Bhagavad Gita and Detachment

Brahmanyaadhaaya karmaani Sangam tyaktwaa karoti yah
Lipyate na sa paapena Padmapatram ivaambhasaa //   
                                                                          Bhagavad Gita, Chp 5, Shl 10.

He who performs actions,  offering them to Brahman, abandoning attachment is not tainted by sin, just as a lotus leaf remains unaffected by the water on it.

The word “Detachment” is a much-abused word like the word “Love”. I ain’t kidding! If you don’t believe me, turn around and ask anybody what is the first thing that comes to their mind when they hear the word ‘detachment’.

Every day we detach from things and people, it is a natural progression. Something that comes naturally to us seems difficult when applied to things or people- we love, it can be literally anything- animate or inanimate.

I-ness.pngMany believe the feeling of ‘mine-ness’ creates attachment. But if you notice from the I-ness, emerge other feelings including MINE. An example is how marriage brings a significant change to mine-ness, our loyalties slowly but certainly transfer from one’s family of origin to the new partner, don’t they? Yet nothing ever changes to the feeling of ‘I’. Rather than addressing the effects, we should learn to tackle the root.

When I first started on this, I thought it was important to free myself from the so-called loved things. But the list was endless and had no clue where to start; under the guidance of my Guru and through self-reflection, realised that I was never really attached to the endless list. I was in fact attached to the tools- senses, mind, intellect and later discovered that the attachments weren’t mine but were of my Acquired or Pseudo “I”.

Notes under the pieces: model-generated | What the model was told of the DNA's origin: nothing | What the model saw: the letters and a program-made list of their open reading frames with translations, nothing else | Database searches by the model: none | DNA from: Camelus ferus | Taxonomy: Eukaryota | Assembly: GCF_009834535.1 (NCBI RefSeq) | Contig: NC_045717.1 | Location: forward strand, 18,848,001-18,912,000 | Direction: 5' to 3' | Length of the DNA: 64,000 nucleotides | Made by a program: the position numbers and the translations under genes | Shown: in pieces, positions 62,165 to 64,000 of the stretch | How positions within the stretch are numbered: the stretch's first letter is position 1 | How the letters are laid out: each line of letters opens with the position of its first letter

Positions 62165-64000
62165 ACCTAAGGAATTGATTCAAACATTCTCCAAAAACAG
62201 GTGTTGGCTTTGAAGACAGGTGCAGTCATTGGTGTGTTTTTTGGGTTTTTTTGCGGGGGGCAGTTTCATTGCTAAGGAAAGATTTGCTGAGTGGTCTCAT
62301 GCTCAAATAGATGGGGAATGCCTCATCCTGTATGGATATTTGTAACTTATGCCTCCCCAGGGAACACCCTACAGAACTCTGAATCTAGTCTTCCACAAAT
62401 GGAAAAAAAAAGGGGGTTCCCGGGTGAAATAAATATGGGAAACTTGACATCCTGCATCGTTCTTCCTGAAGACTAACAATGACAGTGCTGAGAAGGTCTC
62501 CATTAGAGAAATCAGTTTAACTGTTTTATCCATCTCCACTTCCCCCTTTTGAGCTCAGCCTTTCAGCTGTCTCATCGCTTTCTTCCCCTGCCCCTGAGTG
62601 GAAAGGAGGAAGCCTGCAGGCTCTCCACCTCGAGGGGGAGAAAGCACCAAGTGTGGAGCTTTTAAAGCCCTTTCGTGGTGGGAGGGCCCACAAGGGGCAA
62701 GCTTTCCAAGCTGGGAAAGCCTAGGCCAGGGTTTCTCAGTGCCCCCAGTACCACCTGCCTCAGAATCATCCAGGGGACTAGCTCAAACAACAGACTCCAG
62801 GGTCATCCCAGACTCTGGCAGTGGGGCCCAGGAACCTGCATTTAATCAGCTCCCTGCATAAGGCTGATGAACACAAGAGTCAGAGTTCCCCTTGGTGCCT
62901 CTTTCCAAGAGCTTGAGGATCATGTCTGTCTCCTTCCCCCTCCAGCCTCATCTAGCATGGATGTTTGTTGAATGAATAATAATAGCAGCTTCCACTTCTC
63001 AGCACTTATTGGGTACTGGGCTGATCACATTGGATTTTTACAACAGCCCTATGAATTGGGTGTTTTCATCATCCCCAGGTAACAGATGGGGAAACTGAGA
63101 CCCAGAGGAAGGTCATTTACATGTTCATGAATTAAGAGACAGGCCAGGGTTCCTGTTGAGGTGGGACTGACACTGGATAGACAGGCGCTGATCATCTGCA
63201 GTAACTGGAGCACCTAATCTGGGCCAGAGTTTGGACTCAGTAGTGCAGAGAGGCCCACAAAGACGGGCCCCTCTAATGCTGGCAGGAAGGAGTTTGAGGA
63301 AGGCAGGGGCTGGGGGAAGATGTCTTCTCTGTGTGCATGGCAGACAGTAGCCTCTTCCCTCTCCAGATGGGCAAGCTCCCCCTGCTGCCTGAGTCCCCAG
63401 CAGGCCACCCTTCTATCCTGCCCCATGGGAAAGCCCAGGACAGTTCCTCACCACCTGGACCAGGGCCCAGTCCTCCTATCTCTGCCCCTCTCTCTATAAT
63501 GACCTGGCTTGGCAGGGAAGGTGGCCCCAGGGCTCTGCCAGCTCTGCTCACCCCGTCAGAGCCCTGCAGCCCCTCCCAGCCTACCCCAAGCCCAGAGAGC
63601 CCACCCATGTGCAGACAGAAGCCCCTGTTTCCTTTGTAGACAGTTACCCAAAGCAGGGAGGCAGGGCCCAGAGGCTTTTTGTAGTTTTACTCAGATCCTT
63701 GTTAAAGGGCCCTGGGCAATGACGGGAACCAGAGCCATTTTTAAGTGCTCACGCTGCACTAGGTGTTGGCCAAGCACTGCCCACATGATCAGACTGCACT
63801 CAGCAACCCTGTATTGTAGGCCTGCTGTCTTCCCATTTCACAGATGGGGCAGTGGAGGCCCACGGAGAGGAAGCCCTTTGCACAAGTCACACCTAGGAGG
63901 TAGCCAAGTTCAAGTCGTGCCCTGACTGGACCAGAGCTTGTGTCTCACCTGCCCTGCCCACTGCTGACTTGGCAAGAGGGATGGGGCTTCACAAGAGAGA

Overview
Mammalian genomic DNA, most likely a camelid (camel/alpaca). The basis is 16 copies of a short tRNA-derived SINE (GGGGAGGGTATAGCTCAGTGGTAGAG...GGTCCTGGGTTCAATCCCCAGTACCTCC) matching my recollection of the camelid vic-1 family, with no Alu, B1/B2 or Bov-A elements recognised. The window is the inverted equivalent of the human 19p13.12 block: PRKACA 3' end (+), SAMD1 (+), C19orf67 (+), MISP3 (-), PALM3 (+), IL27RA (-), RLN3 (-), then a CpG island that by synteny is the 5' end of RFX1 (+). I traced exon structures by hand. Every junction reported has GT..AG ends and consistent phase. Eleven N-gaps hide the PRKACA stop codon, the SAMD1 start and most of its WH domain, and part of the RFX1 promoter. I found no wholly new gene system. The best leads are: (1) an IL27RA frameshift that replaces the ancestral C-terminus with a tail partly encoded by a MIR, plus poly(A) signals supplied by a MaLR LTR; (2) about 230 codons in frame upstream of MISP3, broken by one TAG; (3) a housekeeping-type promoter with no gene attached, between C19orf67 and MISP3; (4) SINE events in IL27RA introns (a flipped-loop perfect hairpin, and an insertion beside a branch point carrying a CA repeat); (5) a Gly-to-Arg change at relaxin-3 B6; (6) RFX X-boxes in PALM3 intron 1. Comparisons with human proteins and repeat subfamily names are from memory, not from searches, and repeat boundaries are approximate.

However, we need the pseudo self to work our way through in the society but while that is functioning, we should stay true to our identity within. With time, it will flow naturally till then we need to keep bringing the wandering mind and focusing on NOW. Because only if you are in the field of awareness you can be ‘YOU’ and observe the interactions. And when you become an observer then you realise the actions, as well as their fruits, were never yours. It is a task in itself as we as we are never fully present in the now but there is nothing practice can’t perfect 🙂

Tasmād asaktah satatam  Karyam  karma samācara
Asakto hy ācaran karma Param āpnoti Purusah //   
                                                                         Bhagavad Gita, Chp 3, Shl 19.

Therefore, only those who act without being attached to the fruits of his action, but as a matter of performing his duty, can attain the Supreme/Peace.

Trust me, you have no clue how I felt when this whole concept sunk in. For that matter, do not take any idea which comes your way, even if it comes from holy scriptures or a Guru. We’d been gifted with an intellect and we should use it. And apply only those principles that you believe in.  According to me, this is the best way forward to spiritual maturity.

Clearly, detachment is not about being aloof or emotionless, but disassociating from our acquired self and using it when necessary than being used by it.  Take control, practice detached engagement by finding strength from the lotus. For the beautiful lotus to blossom, the plant must fight through mud and water and yet not allowing the murkiness to affect it in any way. If the plant can do it, so can we 🙂


Image: the web